BY CHRIS WIDELO
Queens is aging—fast—along with the rest of New York City. The borough’s 65-plus population is projected to grow by more than 30 percent and the city’s population as a whole by an astounding 40 percent between 2010 and 2040. That translates into a huge urgency to address the needs of aging New Yorkers.
It’s no longer enough for the city to try to meet these rapidly growing needs in isolation or just through the lens of the city’s Department for the Aging. The city must begin integrating aging priorities throughout government.
With elections for all city offices this fall—including primaries next week—now is your chance to press candidates to commit to addressing key priorities of the 50-plus across all city agencies and departments.
AARP New York has launched a multi-faceted, nonpartisan New York City voter engagement campaign to help you hold your candidates accountable. We’re doing this through candidate forums, get out the vote activities and more to inform both candidates and voters. To get involved and learn more, go to action.aarp.org/nycvote17.
As the city, state and nation’s population age, 50-plus residents are making up a bigger and bigger share of the electorate.
They accounted for more than half the vote in last year’s presidential election, and they historically make up an even larger share in off-years.
So, what do the overwhelming majority of city voters 50 years and older say they need?
They need more affordable housing, better transportation options, increased adult day care services and—for more than four of every five—greater support for family caregivers, so that their loved ones can age safely in their homes, according to a recent AARP poll.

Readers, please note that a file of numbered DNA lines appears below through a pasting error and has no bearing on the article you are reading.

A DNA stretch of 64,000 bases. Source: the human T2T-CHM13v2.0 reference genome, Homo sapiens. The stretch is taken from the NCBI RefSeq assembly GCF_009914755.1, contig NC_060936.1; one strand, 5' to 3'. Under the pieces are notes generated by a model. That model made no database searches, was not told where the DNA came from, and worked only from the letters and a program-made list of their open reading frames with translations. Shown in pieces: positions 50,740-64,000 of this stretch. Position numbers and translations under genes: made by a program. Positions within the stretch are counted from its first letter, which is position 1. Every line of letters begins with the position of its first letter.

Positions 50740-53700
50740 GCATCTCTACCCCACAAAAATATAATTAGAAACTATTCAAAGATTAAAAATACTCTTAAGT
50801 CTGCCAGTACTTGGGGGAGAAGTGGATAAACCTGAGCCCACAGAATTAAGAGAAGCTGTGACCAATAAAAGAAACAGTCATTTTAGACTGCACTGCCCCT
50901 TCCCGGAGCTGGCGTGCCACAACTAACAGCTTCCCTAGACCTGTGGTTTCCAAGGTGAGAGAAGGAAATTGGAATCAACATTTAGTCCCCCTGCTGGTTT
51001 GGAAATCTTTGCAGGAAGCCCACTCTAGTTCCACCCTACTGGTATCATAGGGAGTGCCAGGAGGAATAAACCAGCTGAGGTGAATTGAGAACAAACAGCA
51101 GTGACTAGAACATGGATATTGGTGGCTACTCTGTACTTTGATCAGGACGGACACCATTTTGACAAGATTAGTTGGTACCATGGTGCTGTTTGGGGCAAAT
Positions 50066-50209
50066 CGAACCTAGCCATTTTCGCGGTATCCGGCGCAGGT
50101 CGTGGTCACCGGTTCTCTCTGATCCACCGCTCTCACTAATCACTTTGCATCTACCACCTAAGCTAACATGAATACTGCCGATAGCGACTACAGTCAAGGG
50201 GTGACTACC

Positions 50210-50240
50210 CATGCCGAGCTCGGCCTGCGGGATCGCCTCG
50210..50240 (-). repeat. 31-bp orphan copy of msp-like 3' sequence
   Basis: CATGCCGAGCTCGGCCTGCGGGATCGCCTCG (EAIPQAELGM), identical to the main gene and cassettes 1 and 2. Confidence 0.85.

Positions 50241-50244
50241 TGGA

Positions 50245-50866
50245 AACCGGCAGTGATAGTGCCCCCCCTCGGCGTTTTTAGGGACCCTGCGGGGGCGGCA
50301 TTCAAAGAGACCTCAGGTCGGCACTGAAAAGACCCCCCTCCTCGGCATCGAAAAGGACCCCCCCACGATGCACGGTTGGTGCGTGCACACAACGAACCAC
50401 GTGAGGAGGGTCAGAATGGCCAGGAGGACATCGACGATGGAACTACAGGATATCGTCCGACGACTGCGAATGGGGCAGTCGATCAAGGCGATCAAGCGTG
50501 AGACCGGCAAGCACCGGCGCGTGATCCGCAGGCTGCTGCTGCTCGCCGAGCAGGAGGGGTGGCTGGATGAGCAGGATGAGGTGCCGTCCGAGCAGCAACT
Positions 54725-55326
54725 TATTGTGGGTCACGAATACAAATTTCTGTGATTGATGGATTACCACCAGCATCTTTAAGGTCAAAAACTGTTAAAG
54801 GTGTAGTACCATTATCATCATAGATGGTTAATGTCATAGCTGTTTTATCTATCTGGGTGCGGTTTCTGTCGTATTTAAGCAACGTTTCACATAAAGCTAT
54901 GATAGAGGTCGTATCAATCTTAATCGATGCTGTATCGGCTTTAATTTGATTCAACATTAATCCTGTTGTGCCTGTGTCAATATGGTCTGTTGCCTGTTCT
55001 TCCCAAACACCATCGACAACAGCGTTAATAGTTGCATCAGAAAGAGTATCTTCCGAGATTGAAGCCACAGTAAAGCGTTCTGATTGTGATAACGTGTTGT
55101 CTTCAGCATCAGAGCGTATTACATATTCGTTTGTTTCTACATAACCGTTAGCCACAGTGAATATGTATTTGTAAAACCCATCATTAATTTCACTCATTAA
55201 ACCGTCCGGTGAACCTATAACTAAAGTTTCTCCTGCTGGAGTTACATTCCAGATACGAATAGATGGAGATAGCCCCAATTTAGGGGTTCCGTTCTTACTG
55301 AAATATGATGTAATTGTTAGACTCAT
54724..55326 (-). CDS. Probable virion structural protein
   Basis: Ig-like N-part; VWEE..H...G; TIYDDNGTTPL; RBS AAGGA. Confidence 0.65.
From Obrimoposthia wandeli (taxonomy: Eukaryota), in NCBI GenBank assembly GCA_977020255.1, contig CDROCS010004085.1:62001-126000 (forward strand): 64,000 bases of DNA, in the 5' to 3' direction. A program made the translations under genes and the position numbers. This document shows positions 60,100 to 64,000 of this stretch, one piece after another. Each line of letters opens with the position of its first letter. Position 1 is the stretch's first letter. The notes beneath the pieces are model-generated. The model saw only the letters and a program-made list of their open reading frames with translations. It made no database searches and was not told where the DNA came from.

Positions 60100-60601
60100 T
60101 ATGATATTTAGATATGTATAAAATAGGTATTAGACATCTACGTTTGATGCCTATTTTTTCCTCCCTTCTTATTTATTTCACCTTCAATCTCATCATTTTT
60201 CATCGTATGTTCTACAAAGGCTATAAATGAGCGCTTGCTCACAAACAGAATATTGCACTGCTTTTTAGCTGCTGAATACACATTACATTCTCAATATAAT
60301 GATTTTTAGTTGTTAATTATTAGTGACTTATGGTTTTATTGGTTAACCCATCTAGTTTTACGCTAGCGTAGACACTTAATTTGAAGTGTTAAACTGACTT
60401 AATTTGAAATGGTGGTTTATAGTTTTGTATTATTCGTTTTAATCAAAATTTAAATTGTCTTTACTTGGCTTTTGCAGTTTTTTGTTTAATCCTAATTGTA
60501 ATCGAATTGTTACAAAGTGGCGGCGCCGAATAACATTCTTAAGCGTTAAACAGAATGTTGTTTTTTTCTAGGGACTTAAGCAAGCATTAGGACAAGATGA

We’re letting all candidates in the September primary know that New Yorkers want age-friendly policies across government that help them and their loved ones age in place.
Aging issues must become part of city-wide planning and action across all agencies, including the departments of Transportation, Health, Parks and others. Our leaders should be committed to prioritizing and fighting for issues to help make New York more age-friendly and affordable.
Help us make sure our candidates are ready to stand up for our aging population. Join our engagement campaign. And later this fall, look for video voter guides with mayoral candidates and other voter engagement materials from AARP.
Now is the time to get informed, get involved, and get ready to vote.
Chris Widelo is the associate director for advocacy for AARP in New York City.